Russia has a proud legal tradition, which today is often more efficient, quicker and even cheaper than the legal systems of most other jurisdictions. Nevertheless, by 2015 its commercial arbitration system was considered too liberal and too fractured for the needs of one of the world’s biggest economies. This book provides an in-depth, fascinating insight into the 2015 reforms in the country’s arbitration system, replete with all the intrigue and nuances one expects of a country as diverse and important as Russia.
A legal system evolves arbitration in russia
A Most Russian Book
Arbitration in Russia is a book written by arbitration experts Andrey Kotelnikov, Sergey Kurochkin and Oleg Skvortsov, and provides a comprehensive coverage of Russia’s legal framework regarding domestic and international arbitration. Although Russia has been a free market economy since the 1990s, it was only with the reforms of 2015–2017 that arbitration in Russia became more fully aligned with international commercial arbitration standards.
This book by these prominent Russian experts outlines the current legal landscape in the aftermath of the reforms. It provides a thorough overview of arbitration in contemporary Russia, which should prove invaluable to the worldwide community of arbitrators, dispute resolution practitioners and academics in this exciting field.
An interview was conducted with the book’s academic editor and co-author, Andrey Kotelnikov, an affable, engaging man with a clear passion for all things arbitration. He is a graduate of Central European University (CEU) in Budapest, holds an LL.M in International Business Law from the University of Manchester (UK), and a PhD from the USLA.
While still working towards his first law degree in Yekaterinburg, Andrey decided to seize the opportunity to study in Budapest. For him, studying at CEU was a “big eye-opening experience as I discovered a whole world out there. And it was there that I got a real taste for comparative law”. Andrey pointed out that, although his international career is not unusual in European terms, it may seem unusual by Russian standards, especially outside Moscow.
Andrey practiced as a civil servant with the Russian Securities Market Commission and then worked in the energy industry for eight years as head of a department leading the commercial law team. Andrey also taught domestic and comparative litigation and international commercial arbitration at Urals State Law Academy in Yekaterinburg. It was there that Professor Yarkov, the head of civil procedure, became Andrey’s mentor in arbitration.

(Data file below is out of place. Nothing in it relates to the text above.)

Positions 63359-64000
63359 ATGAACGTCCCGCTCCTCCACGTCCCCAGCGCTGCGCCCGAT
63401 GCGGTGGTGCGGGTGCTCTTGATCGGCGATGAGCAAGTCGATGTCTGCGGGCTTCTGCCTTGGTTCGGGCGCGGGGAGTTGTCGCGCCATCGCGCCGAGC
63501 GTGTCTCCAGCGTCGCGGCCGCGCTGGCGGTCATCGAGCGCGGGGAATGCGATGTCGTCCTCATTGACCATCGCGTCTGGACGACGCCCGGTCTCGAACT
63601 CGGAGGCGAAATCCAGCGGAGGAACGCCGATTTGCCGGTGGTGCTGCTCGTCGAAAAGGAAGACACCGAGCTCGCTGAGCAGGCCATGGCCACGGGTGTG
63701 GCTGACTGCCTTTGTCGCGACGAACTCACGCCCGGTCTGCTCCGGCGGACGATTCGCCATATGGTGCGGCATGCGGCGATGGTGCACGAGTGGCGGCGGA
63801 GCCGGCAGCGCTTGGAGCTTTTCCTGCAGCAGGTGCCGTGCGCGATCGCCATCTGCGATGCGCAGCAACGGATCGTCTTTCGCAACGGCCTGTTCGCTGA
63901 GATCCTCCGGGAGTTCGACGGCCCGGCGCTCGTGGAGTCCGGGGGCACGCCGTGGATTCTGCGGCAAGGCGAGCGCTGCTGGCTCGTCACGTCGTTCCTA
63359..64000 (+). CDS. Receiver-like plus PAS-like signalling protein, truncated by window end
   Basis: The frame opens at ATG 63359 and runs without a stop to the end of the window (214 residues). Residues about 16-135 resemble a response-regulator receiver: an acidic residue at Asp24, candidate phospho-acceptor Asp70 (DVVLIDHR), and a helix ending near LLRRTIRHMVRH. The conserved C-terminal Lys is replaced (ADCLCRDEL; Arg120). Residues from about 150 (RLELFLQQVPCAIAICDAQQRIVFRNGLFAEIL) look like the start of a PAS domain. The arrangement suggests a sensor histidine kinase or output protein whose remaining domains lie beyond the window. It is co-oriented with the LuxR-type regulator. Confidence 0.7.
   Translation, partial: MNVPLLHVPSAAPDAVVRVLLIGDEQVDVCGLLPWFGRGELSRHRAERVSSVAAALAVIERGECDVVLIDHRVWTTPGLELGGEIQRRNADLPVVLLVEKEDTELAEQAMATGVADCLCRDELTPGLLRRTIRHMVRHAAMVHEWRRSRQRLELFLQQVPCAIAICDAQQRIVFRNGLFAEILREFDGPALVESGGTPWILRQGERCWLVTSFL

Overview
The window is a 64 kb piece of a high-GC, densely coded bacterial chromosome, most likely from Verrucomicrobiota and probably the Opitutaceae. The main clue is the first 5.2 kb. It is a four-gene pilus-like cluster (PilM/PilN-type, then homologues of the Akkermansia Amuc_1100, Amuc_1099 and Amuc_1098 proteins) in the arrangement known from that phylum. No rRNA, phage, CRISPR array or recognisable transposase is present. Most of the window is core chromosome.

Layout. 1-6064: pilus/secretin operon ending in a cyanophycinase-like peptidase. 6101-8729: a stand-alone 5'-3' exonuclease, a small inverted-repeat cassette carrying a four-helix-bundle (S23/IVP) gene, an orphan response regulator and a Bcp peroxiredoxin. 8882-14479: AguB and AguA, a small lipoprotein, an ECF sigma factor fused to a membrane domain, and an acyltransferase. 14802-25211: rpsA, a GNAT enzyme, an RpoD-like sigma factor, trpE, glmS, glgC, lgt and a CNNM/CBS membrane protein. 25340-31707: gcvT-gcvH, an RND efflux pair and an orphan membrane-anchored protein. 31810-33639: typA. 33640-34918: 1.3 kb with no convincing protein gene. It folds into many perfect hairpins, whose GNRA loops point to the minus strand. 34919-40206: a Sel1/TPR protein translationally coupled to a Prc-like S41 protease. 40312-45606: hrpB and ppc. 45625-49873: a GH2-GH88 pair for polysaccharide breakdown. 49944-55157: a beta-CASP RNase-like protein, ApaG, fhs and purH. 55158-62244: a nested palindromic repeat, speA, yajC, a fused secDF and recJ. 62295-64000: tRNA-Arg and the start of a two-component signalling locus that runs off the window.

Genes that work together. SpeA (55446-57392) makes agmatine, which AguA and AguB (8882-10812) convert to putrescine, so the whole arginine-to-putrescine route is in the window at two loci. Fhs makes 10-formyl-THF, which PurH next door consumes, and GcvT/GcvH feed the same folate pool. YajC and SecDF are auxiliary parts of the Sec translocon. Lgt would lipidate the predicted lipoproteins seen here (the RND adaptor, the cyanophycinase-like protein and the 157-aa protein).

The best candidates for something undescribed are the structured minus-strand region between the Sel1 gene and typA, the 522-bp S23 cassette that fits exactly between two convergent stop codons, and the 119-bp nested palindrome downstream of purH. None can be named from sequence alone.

The reason why Andrey loves arbitration is that it is a field where one can be immersed in international law and the legal systems of different countries. It’s what he calls a “golden thread” between Russian and international arbitration trends,principles and communities – and it fascinates him.
Today, Andrey is a full-time lecturer and academic at Robert Gordon University in Aberdeen, Scotland. His interests encompass international commercial arbitration, comparative civil justice and procedure; investment arbitration, alternative dispute resolution (ADR), and international business law
Why This Book?
For Andrey and his two collaborators, the answer to that question was very simple: they realized that there was very little in the literature offering a comprehensive overview of arbitration in Russia. As he says, “It was a niche that was begging to be filled, so why not us?!”.
As for getting published with Wolters Kluwer, Andrey explained how for them the global information services company was undoubtedly “number one on our list,” especially given WK’s strong tradition in publishing arbitration-related books. So for them it was an obvious choice to approach Wolters Kluwer.
What Took Russia So Long?
Russia has generally followed the New York Convention, the UNCITRAL Model Law and the European Convention on Arbitration since the 1990s, yet it was only in 2015 that the country decided to overhaul its arbitration system. But why did it take so long?
Andrey pointed out that there was nothing wrong with Russian legislation before 2015. It simply wasn’t working well enough. Generally, legal practice in Russia continues to be problematic given it’s still a relatively young market economy. When practising law in Russia, loopholes and ‘grey’ areas of law are exploited, far more easily so than in other more mature market economies where certain legal ‘shenanigans’ are considered unacceptable by lawyers.
By 2015, there was the recognition that the ‘liberal’ model imposed on the country since the 1990s had not entirely worked for the arbitration field in Russia. Some good had come of it, however. The field had become less elitist and Moscow-centric. That meant that smaller cities and remote areas had been able to develop their own arbitration centers. Arbitration had become democratized.